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Could Ballot Measures Trip Up Gov's Plan?

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Gov. Jerry Brown faces a tough challenge merely getting the legislature to put elements of his budget plan -- including extensions of temporary tax increases -- on the ballot. But even if he succeeds with the legislature, winning voter approval will be even harder -- through no fault of his own.

Two ballot initiatives that could be unhelpful to Brown's political goals are scheduled to appear on the next statewide ballot. If there's a special election in June for Brown's proposals, these measures would automatically appear on the ballot.

What are those measures? The first is a $1 tobacco tax increase to fund cancer research. (The new leader of that campaign is Lance Armstrong). The other would extend legislators' term limits. Both measures are susceptible to populist campaigns -- how can you raise taxes now? how can we can give legislators longer terms when they're not doing a good job? -- that could take Brown's measures down with it. Tobacco companies might run smart, well-funded ads that would attack the government and taxes in the service of beating the tobacco tax -- and poison the well for Brown's tax extensions.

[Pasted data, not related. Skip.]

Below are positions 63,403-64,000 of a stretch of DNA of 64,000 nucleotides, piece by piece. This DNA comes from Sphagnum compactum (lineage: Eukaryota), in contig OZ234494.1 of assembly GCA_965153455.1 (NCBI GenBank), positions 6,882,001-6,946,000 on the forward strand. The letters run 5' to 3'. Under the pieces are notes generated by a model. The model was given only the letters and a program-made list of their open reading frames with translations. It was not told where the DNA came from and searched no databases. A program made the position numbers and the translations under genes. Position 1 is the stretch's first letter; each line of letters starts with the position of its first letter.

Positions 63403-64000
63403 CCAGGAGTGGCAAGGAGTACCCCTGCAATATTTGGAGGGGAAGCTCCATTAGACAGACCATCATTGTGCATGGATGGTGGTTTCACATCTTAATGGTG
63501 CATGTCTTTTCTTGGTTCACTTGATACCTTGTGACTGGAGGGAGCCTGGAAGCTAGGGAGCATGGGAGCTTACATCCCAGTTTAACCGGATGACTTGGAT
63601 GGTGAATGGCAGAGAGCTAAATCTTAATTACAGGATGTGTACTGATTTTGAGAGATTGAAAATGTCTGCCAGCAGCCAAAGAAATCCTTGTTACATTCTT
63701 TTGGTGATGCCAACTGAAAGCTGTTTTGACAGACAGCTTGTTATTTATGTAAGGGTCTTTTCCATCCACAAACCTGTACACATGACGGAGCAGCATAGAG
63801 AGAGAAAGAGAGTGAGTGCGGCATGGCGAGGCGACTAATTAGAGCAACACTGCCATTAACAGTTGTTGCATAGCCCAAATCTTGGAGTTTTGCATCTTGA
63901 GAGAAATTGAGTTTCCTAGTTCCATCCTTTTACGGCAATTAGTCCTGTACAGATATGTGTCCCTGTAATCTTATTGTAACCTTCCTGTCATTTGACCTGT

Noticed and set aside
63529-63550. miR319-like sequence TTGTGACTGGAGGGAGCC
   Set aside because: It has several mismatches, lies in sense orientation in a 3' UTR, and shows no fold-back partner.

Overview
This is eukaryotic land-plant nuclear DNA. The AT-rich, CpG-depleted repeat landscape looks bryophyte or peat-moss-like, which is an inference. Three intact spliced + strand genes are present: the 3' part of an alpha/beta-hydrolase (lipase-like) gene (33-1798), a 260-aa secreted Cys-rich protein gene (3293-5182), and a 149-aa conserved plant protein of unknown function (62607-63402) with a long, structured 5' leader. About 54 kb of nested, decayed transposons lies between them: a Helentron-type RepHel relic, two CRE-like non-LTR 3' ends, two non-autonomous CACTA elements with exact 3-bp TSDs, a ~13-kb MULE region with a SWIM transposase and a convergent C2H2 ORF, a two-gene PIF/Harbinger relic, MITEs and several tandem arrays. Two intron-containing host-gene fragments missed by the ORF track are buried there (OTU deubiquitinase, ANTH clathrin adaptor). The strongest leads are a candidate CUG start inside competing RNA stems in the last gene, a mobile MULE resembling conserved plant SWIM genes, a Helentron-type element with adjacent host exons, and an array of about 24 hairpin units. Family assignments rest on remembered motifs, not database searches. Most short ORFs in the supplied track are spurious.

If you want to learn more, Capitol Weekly has a piece out today that looks at the possible interplay between these measures and Brown's.

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